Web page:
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Gaskell's final novel sparkles on screen

Sunday, April 01, 2001

By Betsy Kline, Post-Gazette Staff Writer

Costume drama fans, take heart. Filmdom may have exhausted the shelf of Jane Austen novels, but fans of English literature will be delighted to make the acquaintance of Elizabeth Gaskell, whose finest and final novel, "Wives and Daughters," comes to "ExxonMobil Masterpiece Theatre" in four 90-minute Monday night installments, starting tomorrow and running through April 23.

TV Review
"Wives and Daughters"
When: 9 p.m. tomorrow and April 9, 16 and 23 on WQED/WQEX.
Starring: Justine Waddell, Francesca Annis, Michael Gambon.

Gaskell wrote perceptively of the delicate interplay between the social classes and character issues in mid-Victorian England in her many novels. However, she is probably best known for her biography of her friend Charlotte Bronte.

Through the innocent eyes of her spunky young heroine, Molly Gibson, Gaskell observed the emotional landscape of family relationships with wry intelligence and gentle, mocking humor. The plot of "Wives and Daughters" revolves around these familial bonds and the danger wrought by secrets and scandal.

Adapted to the screen by the team responsible for the exquisite A&E "Pride and Prejudice," screenwriter Andrew Davies and producer Sue Birtwistle, the miniseries faithfully reproduces the book, which was published in monthly serial form from August 1864 to January 1866. "Wives and Daughters" was just shy of completion when Gaskell died in 1865. Her editors satisfied readers with an outline of the author's intended conclusion; Davies tacks on a triumphant and decidedly feminist finale to this beautifully realized film version.

Tomorrow's episode opens at a garden party at the Towers, the grand residence of Lord and Lady Cumnor, for the common folk of Hollingford. Among the partygoers is a very sleepy 10-year-old Molly (Anna Maguire), daughter of the country doctor. Molly falls asleep under a tree and is inadvertently left behind when the carriages leave. The shy child gets her first glimpse of life among the aristocracy before her father comes to take her home.

Years pass and 17-year-old Molly (the radiant Justine Waddell) has grown into a lively, curious young woman, entirely devoted to her hard-working widower father (Bill Paterson]]]]]). But when one of Dr. Gibson's young medical proteges fancies himself in love with Molly, the good doctor sends the unsuspecting Molly packing to the protective custody of the neighboring family of Squire Hamley of Hamley Hall. Molly's natural sweetness endears her to the bumpkin squire (the perfectly crusty Michael Gambon) and his invalid wife (Penelope Wilton). But as much as the Hamleys love Molly, they are against their sons forming any attachment to the respectable yet poor Scottish doctor's daughter.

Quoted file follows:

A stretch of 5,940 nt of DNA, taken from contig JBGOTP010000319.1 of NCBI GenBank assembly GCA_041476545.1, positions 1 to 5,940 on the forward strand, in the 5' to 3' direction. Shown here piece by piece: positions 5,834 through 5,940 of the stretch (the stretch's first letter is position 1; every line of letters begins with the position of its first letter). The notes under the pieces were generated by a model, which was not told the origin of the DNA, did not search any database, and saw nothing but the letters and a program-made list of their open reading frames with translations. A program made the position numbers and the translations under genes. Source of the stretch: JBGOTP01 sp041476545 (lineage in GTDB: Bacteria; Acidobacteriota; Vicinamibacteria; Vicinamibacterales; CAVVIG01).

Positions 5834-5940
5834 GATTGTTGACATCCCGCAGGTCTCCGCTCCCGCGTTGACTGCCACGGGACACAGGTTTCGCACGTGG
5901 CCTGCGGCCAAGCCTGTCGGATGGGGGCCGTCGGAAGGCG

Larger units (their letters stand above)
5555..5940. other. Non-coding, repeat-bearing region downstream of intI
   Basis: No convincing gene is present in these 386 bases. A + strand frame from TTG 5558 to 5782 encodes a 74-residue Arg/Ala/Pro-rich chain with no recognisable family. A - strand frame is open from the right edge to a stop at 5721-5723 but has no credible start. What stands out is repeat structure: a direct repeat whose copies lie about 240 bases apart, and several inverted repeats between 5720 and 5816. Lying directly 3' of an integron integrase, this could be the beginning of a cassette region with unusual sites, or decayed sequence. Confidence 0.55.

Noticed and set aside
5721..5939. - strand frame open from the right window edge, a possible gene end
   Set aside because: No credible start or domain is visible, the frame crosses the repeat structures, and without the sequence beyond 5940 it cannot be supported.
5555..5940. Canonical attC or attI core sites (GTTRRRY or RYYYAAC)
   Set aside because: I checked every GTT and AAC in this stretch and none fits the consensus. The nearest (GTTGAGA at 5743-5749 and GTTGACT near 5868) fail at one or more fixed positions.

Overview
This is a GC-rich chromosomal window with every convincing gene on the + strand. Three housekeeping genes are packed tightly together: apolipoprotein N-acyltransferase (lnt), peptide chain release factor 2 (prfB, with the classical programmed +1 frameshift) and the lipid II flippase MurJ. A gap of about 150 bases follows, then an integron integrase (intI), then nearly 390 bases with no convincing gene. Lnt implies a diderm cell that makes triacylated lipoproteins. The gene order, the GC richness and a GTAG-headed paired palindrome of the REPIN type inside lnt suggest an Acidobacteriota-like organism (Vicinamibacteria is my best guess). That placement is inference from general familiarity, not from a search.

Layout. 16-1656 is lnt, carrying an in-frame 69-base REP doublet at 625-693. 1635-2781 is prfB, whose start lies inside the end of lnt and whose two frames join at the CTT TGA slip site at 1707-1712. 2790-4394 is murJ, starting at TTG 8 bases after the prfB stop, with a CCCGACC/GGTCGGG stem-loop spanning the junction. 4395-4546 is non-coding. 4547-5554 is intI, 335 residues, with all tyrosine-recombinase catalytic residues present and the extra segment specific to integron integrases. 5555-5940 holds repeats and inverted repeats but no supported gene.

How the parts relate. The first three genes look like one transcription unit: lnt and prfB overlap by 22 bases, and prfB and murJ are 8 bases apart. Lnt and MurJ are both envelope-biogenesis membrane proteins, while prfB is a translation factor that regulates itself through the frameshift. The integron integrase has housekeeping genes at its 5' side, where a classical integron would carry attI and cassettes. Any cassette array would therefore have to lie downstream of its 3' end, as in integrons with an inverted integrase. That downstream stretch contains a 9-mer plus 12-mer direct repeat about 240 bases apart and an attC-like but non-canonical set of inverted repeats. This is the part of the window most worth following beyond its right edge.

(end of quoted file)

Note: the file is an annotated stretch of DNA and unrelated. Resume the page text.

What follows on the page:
The elder son and heir Osborne Hamley (Tom Hollander) is expected to marry money, because the fortunes of Hamley Hall have slipped.

In short order, Molly becomes the family pet, privy to the family members' intimate feelings and secrets. She is in awe of Osborne's refined looks and poetic sensibilities, but it is the outdoorsy younger son Roger (Anthony Howell) with whom Molly falls quietly in love.

Molly's happy life is soon disrupted by her father's misguided attempt to "protect" his daughter by marrying a respectable widow, Hyacinth Kirkpatrick, the former governess at the Towers. Played by the deliciously devious Francesca Annis ("Reckless," "Lillie" and countless other BBC series), the new Mrs. Gibson is a pill. All sweetness on the surface, Mrs. Gibson is a mercenary and schemer whose social pretensions embarrass both Molly and her father.

The stirrings of romance begin in episode two, when the beautiful Cynthia Kirkpatrick (Keeley Hawes), Mrs. Gibson's daughter by her former marriage, joins the Gibson household after finishing her schooling in France. Willful and well aware of her power over men, Cynthia conquers all who meet her, including the adoring Molly. The stepsisters form a fast, affectionate bond and alliance against Mrs. Gibson's more outrageous maneuverings.

Davies builds on the dramatic tension between the squire and Osborne, whose mounting debts and failure at Cambridge gall his father and worry his mother to her deathbed. In episode two, Molly accidentally becomes privy to the reason for Osborne's secretive comings and goings. She also comes to the sad realization that Roger is falling under flirtatious Cynthia's spell.

Director Nicholas Renton keeps the pace perking. As much as the camera reveals the characters and the morally corseted society they inhabit, it also hints at the free-thinking future in the person of Roger Hamley, whose scientific pursuits echo the theories of Charles Darwin and suggest that the ethnocentric attitudes personified by Squire Hamley are doomed.

"Wives and Daughters" is no "Pride and Prejudice," but it is every bit as enjoyable. Gaskell doesn't have Jane Austen's stiletto-sharp wit, but her social eyeglass is just as sharply focused on human foibles, large and small.

This BBCAmerica/WGBH Boston co-production sparkles with fine performances. Waddell ("Great Expectations," "The Woman in White") is so sweet and refreshing that you want to eat her with a spoon.

Annis is all coy smiles and catty whispers as the duplicitous Mrs. Gibson. Gambon wrings the heart as the overbearing patriarch whose ancestral pride battles with his sincere love for his family. (Fans of "P and P" look closely. Several of that series' players appear in minor roles here.)

Hats off to "Masterpiece Theatre" once again for opening the frontispiece on a long neglected literary masterpiece.

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